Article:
There’s no sugarcoating it anymore: Canadian bank stocks are crashing. Not just correcting, not flirting with bear market territory, but crashing — violently so.
If you’re like many Canadians, you probably woke up in horror yesterday morning to see not only the TSX Index crashing over 10% in a day, but many blue-chip holdings in your portfolio down in the deep double digits. If you’re a stranger to volatility, these are terrifying times and enough to make anyone want to hit the panic button.
The Canadian bank stocks are among the bluest of blue chips out there. And with them, you’re getting a solid dividend and relative stability — until Mr. Market pulled the rug from underneath investors on Monday, with Bank of Montreal and Toronto-Dominion Bank leading the downward charge, shedding 13.3% and 12.3% amid the rout in oil prices.
At this juncture, it appears as though stocks are uninvestable. The markets continue tanking in the deep double digits nearly every day amidst mounting uncertainties. Nobody knows what’s going to happen with the coronavirus (COVID-19), the fate of the now severely battered energy sector or how banks will deal with rapidly falling interest rates.
Are the banks still investable amid plunging interest rates?
We’re in a rock bottom interest rate environment. That’s bad news for retirees, savers, and the financials.
As central banks around the world race to 0% interest rates (or negative rates), things could get rough, especially for the banks, which can better profit in a higher interest rate environment.
Low interest rates aside, the banks are already in a world of pain amid the Canadian credit downturn. They’re suffering from fewer loans at lower margins, drawing what could be the end of the glory days of profitability. That said, the banks have been making moves to position themselves for the continued credit downturn better.
However, the Bank of Canada made the job of the banks that much harder as it followed in the footsteps of the Fed with an interest rate cut that could precede many more. More rate cuts mean even thinner net interest margins (NIMs) for the banks, which has many Canadians throwing in the towel on their former market darling bank stocks.
The industry environment went from bad to worse, especially for the banks that made loans to junior energy firms with an elevated risk of insolvency like Canadian Western Bank, which nosedived over 16% on Monday.
Short-sellers that actively targeted the Canadian banks last year are surely laughing their way to the bank amid the latest slide. Although it seems all hope is lost in a time when the magnitude of uncertainty couldn’t be greater, I’m still an advocate of buying the banks on the way down.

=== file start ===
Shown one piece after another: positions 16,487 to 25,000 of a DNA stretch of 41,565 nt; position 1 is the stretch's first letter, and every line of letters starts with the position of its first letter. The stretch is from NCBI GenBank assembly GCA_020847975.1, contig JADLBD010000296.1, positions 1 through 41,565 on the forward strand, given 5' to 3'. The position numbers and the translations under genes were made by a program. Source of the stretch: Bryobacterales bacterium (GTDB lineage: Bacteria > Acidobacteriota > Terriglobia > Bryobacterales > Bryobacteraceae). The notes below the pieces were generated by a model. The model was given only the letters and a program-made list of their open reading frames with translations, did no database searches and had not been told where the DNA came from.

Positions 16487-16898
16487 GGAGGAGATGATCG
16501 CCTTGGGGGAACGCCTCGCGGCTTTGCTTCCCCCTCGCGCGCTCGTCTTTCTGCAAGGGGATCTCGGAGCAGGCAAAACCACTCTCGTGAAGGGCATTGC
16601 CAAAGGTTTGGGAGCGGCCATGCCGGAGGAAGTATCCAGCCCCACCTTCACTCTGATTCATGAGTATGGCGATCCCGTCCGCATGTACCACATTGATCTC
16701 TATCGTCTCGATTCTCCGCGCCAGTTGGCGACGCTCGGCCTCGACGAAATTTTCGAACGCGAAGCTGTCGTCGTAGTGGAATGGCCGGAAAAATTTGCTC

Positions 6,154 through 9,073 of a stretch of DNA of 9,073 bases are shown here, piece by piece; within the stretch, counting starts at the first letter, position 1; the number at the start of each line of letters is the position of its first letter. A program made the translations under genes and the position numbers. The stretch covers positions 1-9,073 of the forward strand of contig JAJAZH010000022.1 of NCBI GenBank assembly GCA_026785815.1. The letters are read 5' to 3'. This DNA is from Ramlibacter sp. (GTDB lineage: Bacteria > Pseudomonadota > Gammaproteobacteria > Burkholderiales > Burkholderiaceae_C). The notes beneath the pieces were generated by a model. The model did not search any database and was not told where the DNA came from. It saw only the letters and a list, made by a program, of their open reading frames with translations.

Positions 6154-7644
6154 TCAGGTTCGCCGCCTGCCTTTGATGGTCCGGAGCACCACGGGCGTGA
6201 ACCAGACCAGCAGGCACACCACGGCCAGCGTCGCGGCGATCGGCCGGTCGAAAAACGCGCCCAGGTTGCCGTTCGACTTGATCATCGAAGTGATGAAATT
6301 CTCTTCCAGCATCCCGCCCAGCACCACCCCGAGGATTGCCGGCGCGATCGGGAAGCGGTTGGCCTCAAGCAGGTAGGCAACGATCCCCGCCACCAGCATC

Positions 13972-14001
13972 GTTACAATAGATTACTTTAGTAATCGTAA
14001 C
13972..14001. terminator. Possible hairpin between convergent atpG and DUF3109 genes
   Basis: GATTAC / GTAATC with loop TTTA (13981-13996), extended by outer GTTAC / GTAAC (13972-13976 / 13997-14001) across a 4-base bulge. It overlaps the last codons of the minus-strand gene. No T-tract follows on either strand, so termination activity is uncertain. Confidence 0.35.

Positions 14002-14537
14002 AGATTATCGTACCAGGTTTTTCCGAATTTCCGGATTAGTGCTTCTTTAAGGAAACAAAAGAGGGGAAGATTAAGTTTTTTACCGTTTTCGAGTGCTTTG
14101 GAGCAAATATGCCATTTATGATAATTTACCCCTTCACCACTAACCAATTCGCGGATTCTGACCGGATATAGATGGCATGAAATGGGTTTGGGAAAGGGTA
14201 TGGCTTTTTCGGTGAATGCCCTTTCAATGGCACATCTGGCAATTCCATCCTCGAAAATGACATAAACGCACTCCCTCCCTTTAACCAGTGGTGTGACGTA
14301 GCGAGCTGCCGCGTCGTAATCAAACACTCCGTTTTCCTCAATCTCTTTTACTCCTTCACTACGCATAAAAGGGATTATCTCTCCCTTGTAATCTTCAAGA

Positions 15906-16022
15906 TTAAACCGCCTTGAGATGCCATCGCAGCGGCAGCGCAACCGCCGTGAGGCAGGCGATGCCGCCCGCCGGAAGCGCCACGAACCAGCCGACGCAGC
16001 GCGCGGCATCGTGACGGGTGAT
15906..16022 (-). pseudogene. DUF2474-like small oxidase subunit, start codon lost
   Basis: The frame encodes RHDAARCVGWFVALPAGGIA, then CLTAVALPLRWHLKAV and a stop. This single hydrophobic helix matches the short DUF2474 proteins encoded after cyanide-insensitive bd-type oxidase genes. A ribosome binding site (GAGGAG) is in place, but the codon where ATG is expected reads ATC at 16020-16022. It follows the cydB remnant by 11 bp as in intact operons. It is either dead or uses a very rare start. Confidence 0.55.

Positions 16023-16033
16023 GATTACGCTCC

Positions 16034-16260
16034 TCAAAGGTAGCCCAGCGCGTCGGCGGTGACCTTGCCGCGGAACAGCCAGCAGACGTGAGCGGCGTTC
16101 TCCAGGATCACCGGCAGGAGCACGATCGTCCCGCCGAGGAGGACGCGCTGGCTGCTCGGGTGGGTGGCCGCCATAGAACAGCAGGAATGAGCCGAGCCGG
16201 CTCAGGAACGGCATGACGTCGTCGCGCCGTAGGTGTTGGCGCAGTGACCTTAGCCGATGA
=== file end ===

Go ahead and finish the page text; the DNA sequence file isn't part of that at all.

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We’re in the midst of a biological crisis. Such crises don’t happen very often, but when they do, stocks decline in price very rapidly, and their yields tend to grow accordingly.
When’s the last time a premium bank stock like Bank of Montreal sported a 6% yield at around eight times forward earnings? The Financial Crisis of 2007-08. Yields of bank stocks soared as their shares tanked. And while BMO sported north of a 10% yield near the bottom, the window of opportunity to lock-in such a ridiculously high yield was limited as its shares bounced back.
So, if you panic, you’ll miss out on a chance to get more (safe) yield for less.
Yes, the Canadian banking scene is disgusting right now — and it could become even more disgusting over the coming months should rates continue falling to 0%, further pressuring ROEs in the process. But as someone wise once said, “this too shall pass,” and the same could be said for the banks as they navigate through these rougher waters.
By buying bank stocks here, you’ll undoubtedly take short-term pain, but you’ll lock-in a larger yield, and if you intend to hang in there for years at a time, you shouldn’t let any near-term moves influence your long-term investment strategy.
The banks are best-in-breed. They’ve risen out of crises before, and they’ll do it again. Those who bought gradually on the way down came out the other end very rich. And I think this time is no different.
Now that many bank stocks have lost over 30% of their value, it’s time to start doing some buying.
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This article represents the opinion of the writer, who may disagree with the “official” recommendation position of a Motley Fool premium service or advisor. We’re Motley! Questioning an investing thesis — even one of our own — helps us all think critically about investing and make decisions that help us become smarter, happier, and richer, so we sometimes publish articles that may not be in line with recommendations, rankings or other content.
Fool contributor Joey Frenette owns shares of BANK OF MONTREAL and TORONTO-DOMINION BANK.